Namesake: On christening your fictional characters

What’s in a name? If it’s your own — the moniker your parents bestowed before they ever got to know you – it’s either a blessing or a curse. Or you’ve changed it, legally or at least by reputation, to something more suitable. If it’s the title of a project, then a name becomes a brand, a calling card, and an introduction. In the case of band names, they often deserve more thought than they ultimately get — I’m looking at you, Hoobastank and Diarrhea Planet.

1953yearbook_1_largeBut what I’m thinking about, in this case, are the names of characters in works of fiction. In tenth grade, inspired by my parents’ hippy friends, I named a character in a short story Omega. My English teacher wrote, in red pen, “Do you even know what this word means?” When my first novel was published, one reviewer — who was overall kind and enthusiastic — wrote, “I do find myself wishing that Marshall came up with some non-soap-opera names for her fictional musicians.” So names matter. They set the tone for the character and they also serve as a litmus test for the believability and authenticity of a story.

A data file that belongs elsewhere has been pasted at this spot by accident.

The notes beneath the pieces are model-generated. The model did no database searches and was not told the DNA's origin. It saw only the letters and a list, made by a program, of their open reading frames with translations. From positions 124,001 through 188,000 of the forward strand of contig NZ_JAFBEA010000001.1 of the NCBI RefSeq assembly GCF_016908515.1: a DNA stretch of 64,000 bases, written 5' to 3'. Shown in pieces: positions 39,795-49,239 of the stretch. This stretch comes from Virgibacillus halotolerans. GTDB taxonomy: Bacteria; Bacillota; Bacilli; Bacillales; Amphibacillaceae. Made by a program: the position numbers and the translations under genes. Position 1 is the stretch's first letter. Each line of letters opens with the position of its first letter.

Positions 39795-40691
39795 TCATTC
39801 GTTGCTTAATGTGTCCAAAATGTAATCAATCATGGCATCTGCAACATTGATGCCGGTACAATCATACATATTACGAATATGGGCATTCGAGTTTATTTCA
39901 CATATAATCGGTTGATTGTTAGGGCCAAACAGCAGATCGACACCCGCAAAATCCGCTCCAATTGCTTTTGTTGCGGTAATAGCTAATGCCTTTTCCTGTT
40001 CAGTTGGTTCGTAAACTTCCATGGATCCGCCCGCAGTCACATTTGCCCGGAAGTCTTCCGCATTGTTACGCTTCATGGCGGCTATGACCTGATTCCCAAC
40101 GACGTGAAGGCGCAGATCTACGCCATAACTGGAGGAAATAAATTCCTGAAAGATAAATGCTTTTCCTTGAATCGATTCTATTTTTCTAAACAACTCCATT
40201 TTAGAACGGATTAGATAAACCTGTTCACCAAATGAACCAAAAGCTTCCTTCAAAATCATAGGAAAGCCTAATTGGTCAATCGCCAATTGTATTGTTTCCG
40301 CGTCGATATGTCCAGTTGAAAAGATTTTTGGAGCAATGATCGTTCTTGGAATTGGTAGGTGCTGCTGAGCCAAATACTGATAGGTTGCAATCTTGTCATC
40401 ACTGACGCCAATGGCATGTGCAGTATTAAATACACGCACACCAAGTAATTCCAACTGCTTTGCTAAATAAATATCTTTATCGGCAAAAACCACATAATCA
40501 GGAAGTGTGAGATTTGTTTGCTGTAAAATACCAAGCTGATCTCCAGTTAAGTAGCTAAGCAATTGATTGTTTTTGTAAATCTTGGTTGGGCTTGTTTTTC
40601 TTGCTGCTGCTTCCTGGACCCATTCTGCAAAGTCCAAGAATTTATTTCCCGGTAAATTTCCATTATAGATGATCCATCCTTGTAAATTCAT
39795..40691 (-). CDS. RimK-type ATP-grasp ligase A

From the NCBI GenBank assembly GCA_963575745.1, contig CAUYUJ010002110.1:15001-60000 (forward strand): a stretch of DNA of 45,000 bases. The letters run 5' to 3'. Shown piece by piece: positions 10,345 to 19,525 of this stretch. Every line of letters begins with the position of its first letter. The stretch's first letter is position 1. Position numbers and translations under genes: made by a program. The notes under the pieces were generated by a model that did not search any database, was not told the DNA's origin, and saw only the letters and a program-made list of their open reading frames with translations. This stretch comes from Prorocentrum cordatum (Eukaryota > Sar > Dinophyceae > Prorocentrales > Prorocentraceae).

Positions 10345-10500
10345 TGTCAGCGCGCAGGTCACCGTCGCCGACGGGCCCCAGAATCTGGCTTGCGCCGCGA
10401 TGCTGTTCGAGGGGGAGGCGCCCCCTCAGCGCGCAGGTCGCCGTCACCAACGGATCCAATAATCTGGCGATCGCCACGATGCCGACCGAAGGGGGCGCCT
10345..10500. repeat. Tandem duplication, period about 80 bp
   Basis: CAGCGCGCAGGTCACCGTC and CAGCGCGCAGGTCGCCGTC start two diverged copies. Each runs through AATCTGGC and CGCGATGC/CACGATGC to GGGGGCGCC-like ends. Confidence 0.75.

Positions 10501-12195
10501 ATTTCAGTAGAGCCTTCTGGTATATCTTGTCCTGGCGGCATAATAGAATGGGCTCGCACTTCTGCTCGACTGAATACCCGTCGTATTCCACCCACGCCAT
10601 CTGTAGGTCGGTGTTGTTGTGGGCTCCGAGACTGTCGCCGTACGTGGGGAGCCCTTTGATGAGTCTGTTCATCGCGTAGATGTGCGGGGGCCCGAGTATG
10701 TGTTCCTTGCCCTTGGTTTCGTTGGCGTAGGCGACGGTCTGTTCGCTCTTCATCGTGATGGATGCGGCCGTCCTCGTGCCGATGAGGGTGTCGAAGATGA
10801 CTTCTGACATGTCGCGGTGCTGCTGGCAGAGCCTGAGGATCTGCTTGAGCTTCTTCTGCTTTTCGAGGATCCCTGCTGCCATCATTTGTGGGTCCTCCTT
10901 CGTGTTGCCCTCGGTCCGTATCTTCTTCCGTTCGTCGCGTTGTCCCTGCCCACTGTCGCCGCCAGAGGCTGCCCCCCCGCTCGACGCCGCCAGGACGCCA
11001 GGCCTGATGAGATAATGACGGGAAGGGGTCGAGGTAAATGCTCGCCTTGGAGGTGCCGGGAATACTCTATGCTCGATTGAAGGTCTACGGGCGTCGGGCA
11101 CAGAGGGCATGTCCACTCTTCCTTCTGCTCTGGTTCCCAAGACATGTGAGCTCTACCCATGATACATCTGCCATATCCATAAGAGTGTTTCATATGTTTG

As writers (unlike parents) we know the people we’re tasked with naming, so we need to try our best to do right by them. I say this as someone who sometimes gets it wrong. But I’m not alone. I’m currently reading F. Scott Fitzgerald’s This Side of Paradise and while I like it, I find the name of the protagonist, Amory Blaine, rather pretentious. Plus, it makes me think of Andrew McCarthy’s Blane from Pretty In Pink, of whom Jon Cryer’s Duckie said, “That’s a major appliance, that’s not a name!” And what about Dick Diver from Tender is the Night, also by Fitzgerald? Not to pick on F. Scott — even lovely Nick Hornby is prone to soap-opera names for fictional musicians, e.g. Tucker Crowe in Juliet Naked. Continue reading